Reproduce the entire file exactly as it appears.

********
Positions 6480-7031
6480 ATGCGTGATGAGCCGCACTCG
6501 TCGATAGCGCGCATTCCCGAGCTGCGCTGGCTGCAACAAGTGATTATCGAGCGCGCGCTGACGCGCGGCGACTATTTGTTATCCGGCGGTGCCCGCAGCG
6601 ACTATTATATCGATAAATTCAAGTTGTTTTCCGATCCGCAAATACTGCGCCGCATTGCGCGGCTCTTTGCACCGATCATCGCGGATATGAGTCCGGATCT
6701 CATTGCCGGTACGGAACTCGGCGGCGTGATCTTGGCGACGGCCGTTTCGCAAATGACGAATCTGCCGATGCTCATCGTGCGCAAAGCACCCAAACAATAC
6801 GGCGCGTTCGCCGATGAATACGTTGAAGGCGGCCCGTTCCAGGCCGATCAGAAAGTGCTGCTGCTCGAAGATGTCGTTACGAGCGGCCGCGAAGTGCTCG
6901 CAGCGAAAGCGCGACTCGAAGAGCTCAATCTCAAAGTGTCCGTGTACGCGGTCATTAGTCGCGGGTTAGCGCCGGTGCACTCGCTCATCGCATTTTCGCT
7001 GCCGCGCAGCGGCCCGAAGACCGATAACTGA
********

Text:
Positions 6480-7031
6480 ATGCGTGATGAGCCGCACTCG
6501 TCGATAGCGCGCATTCCCGAGCTGCGCTGGCTGCAACAAGTGATTATCGAGCGCGCGCTGACGCGCGGCGACTATTTGTTATCCGGCGGTGCCCGCAGCG
6601 ACTATTATATCGATAAATTCAAGTTGTTTTCCGATCCGCAAATACTGCGCCGCATTGCGCGGCTCTTTGCACCGATCATCGCGGATATGAGTCCGGATCT
6701 CATTGCCGGTACGGAACTCGGCGGCGTGATCTTGGCGACGGCCGTTTCGCAAATGACGAATCTGCCGATGCTCATCGTGCGCAAAGCACCCAAACAATAC
6801 GGCGCGTTCGCCGATGAATACGTTGAAGGCGGCCCGTTCCAGGCCGATCAGAAAGTGCTGCTGCTCGAAGATGTCGTTACGAGCGGCCGCGAAGTGCTCG
6901 CAGCGAAAGCGCGACTCGAAGAGCTCAATCTCAAAGTGTCCGTGTACGCGGTCATTAGTCGCGGGTTAGCGCCGGTGCACTCGCTCATCGCATTTTCGCT
7001 GCCGCGCAGCGGCCCGAAGACCGATAACTGA